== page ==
I bought this ski at the beginning of this season to be used as my western all mountain ski.  I am 57, 5'9" 190lbs and am a level 8/9 all mountain skier.  I bought the 98 in the 180 length which is Rossi's reccomendation for my weight.  When researching this ski I had read a few reviews that suggested a mounting point behind the mfg mark.  As a way to experiment, I had a Marker Griffon Schizo binding mounted.  The first day I skied them I played around a bit with the binding placement and settled on 15mm (1.5cm) behind the mounting mark and haven't touched it since.

 

I took the ski to Mammoth several weeks ago right after they got a big dump which finally opened up much of the mountain.  By the end of the first day (only 2nd day on the ski) I had this ski figured out and was having a blast.  They were outrageous on fresh groomers going faster than I had ever been comfortable before.  This ski just blasts through minor and medium irregularites in the snow.  They turn much quicker edge to edge than you would expect a ski from a ski of this size.  Firm bumps were not a problem at all, but were a tad stiff for that duty requiring more work than my slalom race skis in a 160 requires, but they worked just fine if you know how to ski bumps.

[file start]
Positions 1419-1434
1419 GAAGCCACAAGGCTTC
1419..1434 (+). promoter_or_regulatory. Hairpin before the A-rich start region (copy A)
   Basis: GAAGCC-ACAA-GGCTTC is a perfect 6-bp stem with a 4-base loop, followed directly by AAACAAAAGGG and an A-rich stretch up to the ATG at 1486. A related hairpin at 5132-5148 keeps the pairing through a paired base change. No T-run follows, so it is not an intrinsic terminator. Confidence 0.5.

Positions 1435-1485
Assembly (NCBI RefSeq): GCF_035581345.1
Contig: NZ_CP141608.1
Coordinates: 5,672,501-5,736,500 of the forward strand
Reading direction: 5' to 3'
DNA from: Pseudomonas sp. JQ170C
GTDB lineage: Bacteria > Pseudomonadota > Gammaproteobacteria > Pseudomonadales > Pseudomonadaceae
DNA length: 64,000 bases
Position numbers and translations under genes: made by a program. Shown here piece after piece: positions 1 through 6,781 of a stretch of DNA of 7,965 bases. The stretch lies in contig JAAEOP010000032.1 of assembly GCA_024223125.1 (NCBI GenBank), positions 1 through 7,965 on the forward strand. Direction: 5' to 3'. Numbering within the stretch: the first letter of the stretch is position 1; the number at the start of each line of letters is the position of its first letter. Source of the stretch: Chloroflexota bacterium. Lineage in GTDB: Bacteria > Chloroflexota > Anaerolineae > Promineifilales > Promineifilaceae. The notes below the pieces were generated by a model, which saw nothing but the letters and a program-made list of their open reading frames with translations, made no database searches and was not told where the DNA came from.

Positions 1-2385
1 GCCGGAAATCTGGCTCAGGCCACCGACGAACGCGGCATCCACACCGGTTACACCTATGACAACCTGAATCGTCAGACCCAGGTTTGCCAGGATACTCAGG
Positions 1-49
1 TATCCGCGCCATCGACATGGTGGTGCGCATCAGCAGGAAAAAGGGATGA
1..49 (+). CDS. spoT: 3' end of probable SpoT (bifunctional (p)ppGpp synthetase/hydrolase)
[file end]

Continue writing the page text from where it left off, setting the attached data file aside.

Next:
Though fresh snow was non-existant, we did find some nice soft wind blown snow in spots and the 98's showed promise there as well, feeling very secure transitioning between wind blown fluff and wind blown hard pack.  I am looking forward to taking them to Big Sky next month.

 

I hope this helps anyone considering this ski.

 

Rick G

post #14 of 20

Great info, please report back after your Big Sky trip!

post #15 of 20

Thanks Phil. I had a chance to ski this one the other day on groomers. Burly and nimble at the same time, much quicker than you'd expect from the width. Powerful front end, a trencher. Big fun on the corduroy.

post #16 of 20
I purchased the 98 (180 length) this season as my go-to ski for everything except big dump days and have been very pleased. I'm 44, 5'9" 165lbs and prefer a strong carving ski that gives confidence at high speeds.

I live and ski in Utah and have not spent a day on these wishing I was on something else. Perhaps something more nimble for steep bumps, but that's hardly the skis fault - perhaps some gym time would make that better.